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Input Triggers


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Guest wbottomley

Question here: If you had to use two controllers for four inputs, can the ground be connected together on both controllers?

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I have not checked with an ohm meter, but from what I recall, the logic/data ground is isolated from the controller power ground and neutral. It is only connected to the adjacent controller logic/data by the ground in the data cable. Though it probably would not hurt to check with an ohm meter. If confirmed, I would think your only concerns would be any stray voltage picked up in long runs.

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That is correct. The AC power ground doesn't connect to the board at all. The neutral is isolated from the logic ground by the power transformer and the 16 opto-isolators. The logic ground is probably the same as the network ground (pin 6), but I haven't checked recently enough to remember.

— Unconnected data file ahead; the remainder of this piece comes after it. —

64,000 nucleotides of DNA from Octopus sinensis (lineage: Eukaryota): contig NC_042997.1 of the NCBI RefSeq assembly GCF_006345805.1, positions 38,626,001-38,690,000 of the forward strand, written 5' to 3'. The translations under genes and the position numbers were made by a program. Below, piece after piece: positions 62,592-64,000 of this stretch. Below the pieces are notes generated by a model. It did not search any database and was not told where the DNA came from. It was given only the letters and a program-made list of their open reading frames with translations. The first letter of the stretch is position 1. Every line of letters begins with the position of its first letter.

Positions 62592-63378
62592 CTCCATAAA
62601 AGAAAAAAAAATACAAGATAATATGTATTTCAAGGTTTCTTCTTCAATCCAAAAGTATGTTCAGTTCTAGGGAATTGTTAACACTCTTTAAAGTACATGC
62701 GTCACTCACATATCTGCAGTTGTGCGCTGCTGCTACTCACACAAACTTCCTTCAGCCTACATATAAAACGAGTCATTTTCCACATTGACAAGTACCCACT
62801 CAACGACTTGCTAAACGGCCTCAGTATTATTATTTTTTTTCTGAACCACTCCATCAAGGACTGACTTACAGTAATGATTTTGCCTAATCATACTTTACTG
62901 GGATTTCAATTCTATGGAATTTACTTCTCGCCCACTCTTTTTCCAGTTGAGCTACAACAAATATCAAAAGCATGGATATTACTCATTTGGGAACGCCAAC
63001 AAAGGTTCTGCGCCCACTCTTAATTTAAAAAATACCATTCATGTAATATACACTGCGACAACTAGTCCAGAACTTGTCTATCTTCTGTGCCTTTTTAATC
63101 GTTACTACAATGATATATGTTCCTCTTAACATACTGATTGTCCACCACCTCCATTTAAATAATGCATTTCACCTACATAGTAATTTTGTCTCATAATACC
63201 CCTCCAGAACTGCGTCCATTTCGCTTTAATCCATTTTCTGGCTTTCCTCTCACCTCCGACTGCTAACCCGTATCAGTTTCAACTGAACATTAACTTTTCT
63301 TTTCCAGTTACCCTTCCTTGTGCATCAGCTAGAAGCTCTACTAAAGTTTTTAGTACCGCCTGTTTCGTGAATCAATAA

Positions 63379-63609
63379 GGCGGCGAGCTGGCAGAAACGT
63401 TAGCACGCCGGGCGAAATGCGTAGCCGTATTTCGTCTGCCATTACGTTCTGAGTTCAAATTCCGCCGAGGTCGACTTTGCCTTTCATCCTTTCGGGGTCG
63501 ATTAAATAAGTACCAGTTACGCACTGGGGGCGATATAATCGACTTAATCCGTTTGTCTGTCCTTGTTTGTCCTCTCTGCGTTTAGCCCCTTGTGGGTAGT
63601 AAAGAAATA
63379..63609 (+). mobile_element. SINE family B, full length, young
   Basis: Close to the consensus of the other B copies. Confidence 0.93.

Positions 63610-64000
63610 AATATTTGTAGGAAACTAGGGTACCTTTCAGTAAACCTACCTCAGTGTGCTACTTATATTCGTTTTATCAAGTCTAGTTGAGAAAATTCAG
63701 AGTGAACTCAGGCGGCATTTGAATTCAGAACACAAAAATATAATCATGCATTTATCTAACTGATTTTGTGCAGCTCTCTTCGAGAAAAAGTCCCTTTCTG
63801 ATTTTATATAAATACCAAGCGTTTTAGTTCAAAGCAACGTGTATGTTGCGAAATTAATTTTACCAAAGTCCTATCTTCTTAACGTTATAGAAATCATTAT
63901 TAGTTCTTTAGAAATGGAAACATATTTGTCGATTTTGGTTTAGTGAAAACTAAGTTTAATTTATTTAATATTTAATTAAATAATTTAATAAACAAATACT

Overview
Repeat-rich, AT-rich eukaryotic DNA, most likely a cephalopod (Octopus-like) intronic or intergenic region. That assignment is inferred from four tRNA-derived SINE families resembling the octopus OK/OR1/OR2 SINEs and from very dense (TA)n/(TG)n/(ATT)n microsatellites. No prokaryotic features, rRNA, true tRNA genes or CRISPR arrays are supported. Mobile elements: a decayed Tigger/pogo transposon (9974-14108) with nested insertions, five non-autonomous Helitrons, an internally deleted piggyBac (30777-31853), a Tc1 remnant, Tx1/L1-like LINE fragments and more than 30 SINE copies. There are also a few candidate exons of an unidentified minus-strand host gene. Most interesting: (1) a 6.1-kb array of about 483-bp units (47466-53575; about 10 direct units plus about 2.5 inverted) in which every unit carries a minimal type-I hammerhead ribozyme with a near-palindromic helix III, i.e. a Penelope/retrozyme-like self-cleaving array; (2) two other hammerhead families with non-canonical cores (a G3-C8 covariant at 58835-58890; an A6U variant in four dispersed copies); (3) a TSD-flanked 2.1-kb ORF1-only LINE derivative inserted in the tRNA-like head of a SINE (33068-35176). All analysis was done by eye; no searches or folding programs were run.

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My concern would be with tieing the two logic grounds together. Is that the two controllers would be tied together. Now if some kind of freak spike came along, both controllers would take a hit. But I agree with klb's suggestion to check to see if there is a potential between the two controllers with the use of a voltmeter.

Me, if I was to end up using two controllers worth of inputs. I think I would play it safe and keep the grounds seperate.

Max

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Guest wbottomley

That's what I'm thinking just in case something happens.

It's no problem to isolate the two grounds coming from all four triggers.

Another way to cure this... DIO32. I think that will have my answer.

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  • 2 weeks later...

I finally got around to checking with an ohm meter. For those of you who want to keep your logic grounds separate, you will need to use Easy Linkers for all your controllers. The logic ground for triggers is identical to the RS-485 ground.

Take two controllers that are not plugged into power, or anything else. Plug a RJ-45 cable between them, and you will read continuity between the ground pins on the headers.

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